HC Deb 21 April 1980 vol 983 cc27-8
23. Mr. Canavan

asked the Chancellor of the Duchy of Lancaster what is the policy of Her Majesty's Government on the sale of works of art by public bodies.

Mr. St. John-Stevas

The museums and galleries for which I am responsible have very restricted powers to sell items from their collections, and these powers mainly affect duplicates and objects no longer of use. The powers of other public bodies vary widely, but I am sure that those responsible for them are well aware of the strong arguments against disposing of items, however acquired.

Mr. Canavan

Will the Minister intervene to stop the Glasgow university from selling off 11 Whistler paintings to try to raise £320,000 for a new art gallery? Since Government cuts in university budgets are behind this philistine proposal to sell off part of the nation's cultural heritage, will the Minister consider giving extra financial assistance to the university to help? In any event, will he place a ban on the export of those paintings?

Mr. St. John-Stevas

I sympathise with what the hon. Gentleman is saying. However, the universities are not my responsibility but that of my right hon. and learned Friend the Secretary of State for Education and Science. The art gallery is not his responsibility, because it is an independent art gallery. I am pleased to be able to tell the hon. Gentleman that, subject to representations, the sale has been postponed in an effort to find funds from another source. It is a matter for the university authorities, and if they sell some of those minor paintings it would be within the terms of the bequest.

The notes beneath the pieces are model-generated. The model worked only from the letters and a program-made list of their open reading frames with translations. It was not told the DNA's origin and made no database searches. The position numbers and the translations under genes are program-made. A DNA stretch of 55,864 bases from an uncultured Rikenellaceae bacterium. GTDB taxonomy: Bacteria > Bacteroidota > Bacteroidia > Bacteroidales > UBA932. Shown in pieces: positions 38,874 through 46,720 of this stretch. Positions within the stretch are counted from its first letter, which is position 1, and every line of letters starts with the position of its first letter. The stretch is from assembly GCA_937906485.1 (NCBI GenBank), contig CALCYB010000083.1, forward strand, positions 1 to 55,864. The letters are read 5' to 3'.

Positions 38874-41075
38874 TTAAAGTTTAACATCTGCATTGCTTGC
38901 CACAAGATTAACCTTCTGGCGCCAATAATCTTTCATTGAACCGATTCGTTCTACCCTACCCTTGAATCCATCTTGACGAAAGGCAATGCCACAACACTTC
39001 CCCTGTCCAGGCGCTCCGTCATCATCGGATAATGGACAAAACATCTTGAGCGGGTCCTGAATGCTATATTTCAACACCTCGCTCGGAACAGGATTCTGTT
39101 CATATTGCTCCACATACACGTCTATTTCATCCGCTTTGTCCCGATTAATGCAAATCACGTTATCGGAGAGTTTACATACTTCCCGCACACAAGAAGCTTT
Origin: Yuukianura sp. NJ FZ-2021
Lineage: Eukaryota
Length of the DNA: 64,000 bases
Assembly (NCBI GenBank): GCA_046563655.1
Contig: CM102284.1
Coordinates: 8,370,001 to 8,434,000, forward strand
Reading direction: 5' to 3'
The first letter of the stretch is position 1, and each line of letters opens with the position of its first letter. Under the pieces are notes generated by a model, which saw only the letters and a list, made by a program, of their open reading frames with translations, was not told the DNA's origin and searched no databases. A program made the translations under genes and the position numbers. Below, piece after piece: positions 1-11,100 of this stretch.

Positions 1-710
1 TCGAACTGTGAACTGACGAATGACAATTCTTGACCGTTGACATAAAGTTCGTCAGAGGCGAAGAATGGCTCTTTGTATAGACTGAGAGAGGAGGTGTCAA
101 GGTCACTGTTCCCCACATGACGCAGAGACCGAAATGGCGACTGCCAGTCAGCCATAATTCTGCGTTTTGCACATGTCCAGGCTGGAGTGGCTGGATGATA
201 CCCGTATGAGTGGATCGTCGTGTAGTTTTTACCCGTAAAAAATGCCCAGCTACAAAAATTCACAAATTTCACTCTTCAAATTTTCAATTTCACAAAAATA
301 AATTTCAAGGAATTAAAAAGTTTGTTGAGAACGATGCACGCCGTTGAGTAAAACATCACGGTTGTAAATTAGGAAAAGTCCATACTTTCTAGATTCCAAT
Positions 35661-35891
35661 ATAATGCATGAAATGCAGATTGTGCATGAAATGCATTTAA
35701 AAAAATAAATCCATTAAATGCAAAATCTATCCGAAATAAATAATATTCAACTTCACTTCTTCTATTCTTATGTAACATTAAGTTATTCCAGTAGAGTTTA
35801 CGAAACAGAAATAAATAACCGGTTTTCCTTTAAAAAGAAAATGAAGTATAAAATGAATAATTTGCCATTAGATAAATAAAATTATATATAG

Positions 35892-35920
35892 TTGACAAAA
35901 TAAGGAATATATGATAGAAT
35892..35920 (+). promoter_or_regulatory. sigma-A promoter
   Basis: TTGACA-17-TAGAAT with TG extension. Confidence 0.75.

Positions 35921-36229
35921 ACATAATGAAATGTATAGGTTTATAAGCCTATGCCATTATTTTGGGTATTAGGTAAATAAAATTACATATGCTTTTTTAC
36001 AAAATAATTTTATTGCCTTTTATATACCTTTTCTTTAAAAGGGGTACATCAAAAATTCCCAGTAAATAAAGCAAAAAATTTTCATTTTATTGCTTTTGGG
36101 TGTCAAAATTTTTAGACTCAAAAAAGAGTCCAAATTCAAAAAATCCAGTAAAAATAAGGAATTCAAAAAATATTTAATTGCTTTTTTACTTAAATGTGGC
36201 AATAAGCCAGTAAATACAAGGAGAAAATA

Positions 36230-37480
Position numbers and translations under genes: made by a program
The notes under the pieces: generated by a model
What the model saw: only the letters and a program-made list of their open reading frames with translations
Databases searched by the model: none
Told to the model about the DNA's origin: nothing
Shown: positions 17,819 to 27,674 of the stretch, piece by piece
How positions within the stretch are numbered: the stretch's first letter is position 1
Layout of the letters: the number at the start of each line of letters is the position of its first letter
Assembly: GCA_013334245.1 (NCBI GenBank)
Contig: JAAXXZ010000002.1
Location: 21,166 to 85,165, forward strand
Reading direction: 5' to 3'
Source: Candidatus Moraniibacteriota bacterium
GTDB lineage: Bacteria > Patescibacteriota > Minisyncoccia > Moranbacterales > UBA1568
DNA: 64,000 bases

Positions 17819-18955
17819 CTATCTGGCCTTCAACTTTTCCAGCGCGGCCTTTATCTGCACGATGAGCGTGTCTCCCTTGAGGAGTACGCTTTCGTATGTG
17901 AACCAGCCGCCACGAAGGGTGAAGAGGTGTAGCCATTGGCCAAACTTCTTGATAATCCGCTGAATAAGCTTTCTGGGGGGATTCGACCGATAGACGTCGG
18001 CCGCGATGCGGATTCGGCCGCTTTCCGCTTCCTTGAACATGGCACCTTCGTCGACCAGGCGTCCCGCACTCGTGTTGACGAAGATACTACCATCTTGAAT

Mr. Cormack

While I acknowledge that such action would be within the terms of the bequest, does my right hon. Friend accept that there is a wide measure of support for the sentiments advanced by the hon. Member for West Stirlingshire (Mr. Canavan) on this matter? Will he, perhaps, put in a good word with the trustees of the National Heritage Memorial Fund, when they are appointed, on behalf of Glasgow art gallery, so that it may be an early recipient of the generosity of the fund?

Mr. St. John-Stevas

That is an interesting suggestion. However, it would be a mistake for me to start putting in good words for various applicants to the fund, because that would put both me and them in an invidious position. I understand that the Glasgow art gallery has applied to the fund, and I wish it well.

Mr. Faulds

In view of the prevailing economic climate, and the pressures for disposal and dispersal, would not the right hon. Gentleman consider it advisable to set up a committee to look into the sale of works of art by both public and semi-public bodies, including the Churches? I would welcome a carefully contemplated reply rather than a speedy, witty one.

Mr. St. John-Stevas

Careful contemplation and wit are not necessarily contradictory as the hon. Gentleman thinks. I shall consider what he has said, but there are so many committees in the arts world at the moment, that whether another committee is necessary is open to doubt.

Mr. David Price

Does my right hon. Friend agree that in the case of the galleries and museums over which he has even the remotest control it is reasonable that people running them should be free to buy and sell to fill gaps in their collections, and that they should not sit with pictures in their cellars that are redundant, and for which there is no gallery space?

Mr. St. John-Stevas

What my hon. Friend has said is unexceptionable. They are, and should be, free to do so. But, like everyone else in charge of art objects, they are trustees for the nation and the heritage.